Offered is a great badge worn by members of the 124th Indiana Infantry at their 1913 reunion held in Lynn, Indiana.† The hanger is a large celluloid button with the likeness of Chaplain R.H. Sparks on it.† A red, white, and blue ribbon is attached to the hanger.† Written in gold type ink is "124th INDIANA INFANTRY† 37th Annual Reunion - Lynn, Indiana - Oct. 1 - 2, 1913".† The badge is made by the Whitehead & Hoag Company of Newark, New Jersey.††
124th Indiana Infantry Regimental History
One Hundred and Twenty-fourth Indiana Infantry. ó Cols., James Burgess, John M. Orr; Lieut. -Cols., John M. Orr, Henry H. Neff, Henry S. Gibson; Majs., Henry H. Neff, Henry S. Gibson, John Messick. This regiment was organized by the consolidation of three companies, raised in the 6th Congressional district for the 125th regiment, and seven companies raised in the 5th Congressional district, rendezvousing at Richmond. It was mustered in March 10, 1864, left the state on the 19th, proceeding to Nashville via Louisville, and was assigned to the division command by Gen. Hovey. On April 5, it proceeded to Athens, Tenn., where the left wing was detached and sent to Columbus. With its corps it marched toward Red Clay, Ga., being joined at Columbus by the left wing. It was in an engagement at Buzzard Roost ; in frequent skirmishes in the vicinity of Resaca and Kingston; in sharp fighting at Lost mountain, and was actively engaged at Kennesaw mountain. Col. Burgess resigned July 9, and Lieut. -Col. Orr was promoted colonel. The regiment was in a constant skirmish until Atlanta was reached; was in the battle of Atlanta on the 22nd; took part in the siege of Atlanta; fought at Jonesboro, and then remained in camp at Decatur until Oct. 4, when it accompanied the column in pursuit of Hood; had a sharp skirmish at the Oostanaula river; continued the pursuit as far as Gaylesville, Ala.; moved via Cedar bluffs and Dalton to Nashville, where it joined Gen. Thomas' command. It next moved for Pulaski, reaching there on the 15th, and proceeding thence to Columbia, where it was in a brisk skirmish for two days. On the march toward Franklin it was in a brisk fight at Spring Hill, where Co. C was captured. It was in the battle of Franklin, Nov. 30, repelling every assault, was next engaged in the battle of Nashville, and joined in pursuit of Hood as far as Columbia, whence it moved to Clifton, embarked for Cincinnati, moved thence to Washington, which was reached on Jan. 30, 1865; then sailed for Morehead City, N. C, which was reached Feb. 27. From New Berne, it marched towards Kinston, being engaged at Wise's Forks, and aiding in repulsing an assault. From Kinston it marched for Goldsboro, where a junction was effected with Sherman's army on March 21. It was stationed at Lenoir institute for a short time, moving for Greensboro May 3, thence to Charlotte, where it went into camp. It returned to Greensboro July 13, remained there until Aug. 31, when it was mustered out. The original strength was 958; gain by recruits 79; total, 1,037. Loss by death, 149; desertion, 37; unaccounted for 6.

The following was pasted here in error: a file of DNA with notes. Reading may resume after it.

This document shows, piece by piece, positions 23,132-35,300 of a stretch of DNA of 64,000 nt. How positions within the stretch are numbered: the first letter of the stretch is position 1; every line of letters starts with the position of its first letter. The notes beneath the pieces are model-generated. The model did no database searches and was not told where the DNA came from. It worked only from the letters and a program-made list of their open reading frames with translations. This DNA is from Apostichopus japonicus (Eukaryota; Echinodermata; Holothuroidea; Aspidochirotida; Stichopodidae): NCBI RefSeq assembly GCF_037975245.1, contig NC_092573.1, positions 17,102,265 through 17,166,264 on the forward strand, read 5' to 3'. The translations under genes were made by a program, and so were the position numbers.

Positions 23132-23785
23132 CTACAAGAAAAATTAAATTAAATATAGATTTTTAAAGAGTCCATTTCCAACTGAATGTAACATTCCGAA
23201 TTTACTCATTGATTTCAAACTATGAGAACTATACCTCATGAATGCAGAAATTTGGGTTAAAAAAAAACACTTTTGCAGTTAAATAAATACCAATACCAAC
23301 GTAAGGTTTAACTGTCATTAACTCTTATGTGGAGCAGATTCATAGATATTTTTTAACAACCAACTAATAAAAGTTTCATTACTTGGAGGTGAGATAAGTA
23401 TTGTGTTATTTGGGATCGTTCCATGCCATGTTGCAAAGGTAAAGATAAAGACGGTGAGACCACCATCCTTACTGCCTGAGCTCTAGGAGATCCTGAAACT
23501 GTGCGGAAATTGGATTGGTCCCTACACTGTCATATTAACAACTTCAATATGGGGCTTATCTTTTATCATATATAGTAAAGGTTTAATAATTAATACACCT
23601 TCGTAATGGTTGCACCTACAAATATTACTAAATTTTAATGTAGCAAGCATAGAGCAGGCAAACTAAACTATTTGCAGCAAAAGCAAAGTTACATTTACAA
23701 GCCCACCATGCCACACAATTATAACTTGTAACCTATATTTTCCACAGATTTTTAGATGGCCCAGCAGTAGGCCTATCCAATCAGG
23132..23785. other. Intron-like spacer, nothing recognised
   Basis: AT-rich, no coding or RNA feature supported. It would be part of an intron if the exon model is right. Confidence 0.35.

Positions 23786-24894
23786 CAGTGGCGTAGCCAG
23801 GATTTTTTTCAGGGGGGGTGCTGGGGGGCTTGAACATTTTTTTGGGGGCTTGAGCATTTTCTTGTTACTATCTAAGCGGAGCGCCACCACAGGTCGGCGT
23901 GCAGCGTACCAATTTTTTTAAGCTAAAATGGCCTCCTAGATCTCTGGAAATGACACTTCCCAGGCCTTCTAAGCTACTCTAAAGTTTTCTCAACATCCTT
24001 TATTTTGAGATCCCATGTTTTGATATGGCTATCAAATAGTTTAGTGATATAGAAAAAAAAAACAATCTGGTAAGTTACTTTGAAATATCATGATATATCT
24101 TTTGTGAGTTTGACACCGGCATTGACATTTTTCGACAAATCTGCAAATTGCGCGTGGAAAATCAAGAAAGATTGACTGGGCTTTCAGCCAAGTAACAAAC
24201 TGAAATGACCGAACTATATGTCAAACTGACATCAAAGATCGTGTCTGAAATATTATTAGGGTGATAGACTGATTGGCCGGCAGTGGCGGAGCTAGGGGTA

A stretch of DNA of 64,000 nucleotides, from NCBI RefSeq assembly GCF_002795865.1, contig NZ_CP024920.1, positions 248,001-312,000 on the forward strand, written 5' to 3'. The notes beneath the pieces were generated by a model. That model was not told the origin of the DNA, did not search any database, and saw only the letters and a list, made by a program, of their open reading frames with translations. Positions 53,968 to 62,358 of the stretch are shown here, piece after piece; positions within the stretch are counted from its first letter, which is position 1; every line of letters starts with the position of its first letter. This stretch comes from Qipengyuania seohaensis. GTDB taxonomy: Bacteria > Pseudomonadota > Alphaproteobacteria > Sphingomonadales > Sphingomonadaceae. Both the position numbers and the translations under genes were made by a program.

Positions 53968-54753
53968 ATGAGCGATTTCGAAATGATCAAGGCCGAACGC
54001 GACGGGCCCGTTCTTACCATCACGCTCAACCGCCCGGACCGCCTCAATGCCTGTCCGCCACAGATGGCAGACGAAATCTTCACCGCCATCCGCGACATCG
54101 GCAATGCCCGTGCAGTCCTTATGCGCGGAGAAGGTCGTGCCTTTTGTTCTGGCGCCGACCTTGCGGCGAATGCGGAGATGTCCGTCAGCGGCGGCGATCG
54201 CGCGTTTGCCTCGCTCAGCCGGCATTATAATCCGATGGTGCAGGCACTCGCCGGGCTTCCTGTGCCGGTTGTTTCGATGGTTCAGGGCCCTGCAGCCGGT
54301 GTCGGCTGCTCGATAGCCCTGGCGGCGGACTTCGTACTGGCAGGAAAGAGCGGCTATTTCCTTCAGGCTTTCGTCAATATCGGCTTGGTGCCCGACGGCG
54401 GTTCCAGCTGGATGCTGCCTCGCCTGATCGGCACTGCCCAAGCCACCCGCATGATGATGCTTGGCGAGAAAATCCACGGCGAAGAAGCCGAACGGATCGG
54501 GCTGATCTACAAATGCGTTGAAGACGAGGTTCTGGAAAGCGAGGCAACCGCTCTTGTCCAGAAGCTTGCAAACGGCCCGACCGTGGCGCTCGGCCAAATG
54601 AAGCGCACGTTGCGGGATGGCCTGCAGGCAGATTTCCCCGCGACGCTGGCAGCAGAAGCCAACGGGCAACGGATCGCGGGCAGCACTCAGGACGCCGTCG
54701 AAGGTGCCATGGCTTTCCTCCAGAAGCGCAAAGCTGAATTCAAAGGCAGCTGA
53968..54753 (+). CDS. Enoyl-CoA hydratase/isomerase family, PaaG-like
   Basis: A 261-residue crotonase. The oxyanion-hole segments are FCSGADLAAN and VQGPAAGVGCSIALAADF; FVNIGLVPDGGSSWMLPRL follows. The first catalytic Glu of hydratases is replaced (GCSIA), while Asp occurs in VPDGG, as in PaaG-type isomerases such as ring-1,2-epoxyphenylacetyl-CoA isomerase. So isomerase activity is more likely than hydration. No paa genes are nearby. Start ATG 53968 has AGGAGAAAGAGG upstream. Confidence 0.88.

Footnotes: Regimental history taken from "The Union Army" by Federal Publishing Company, 1908 - Volume 3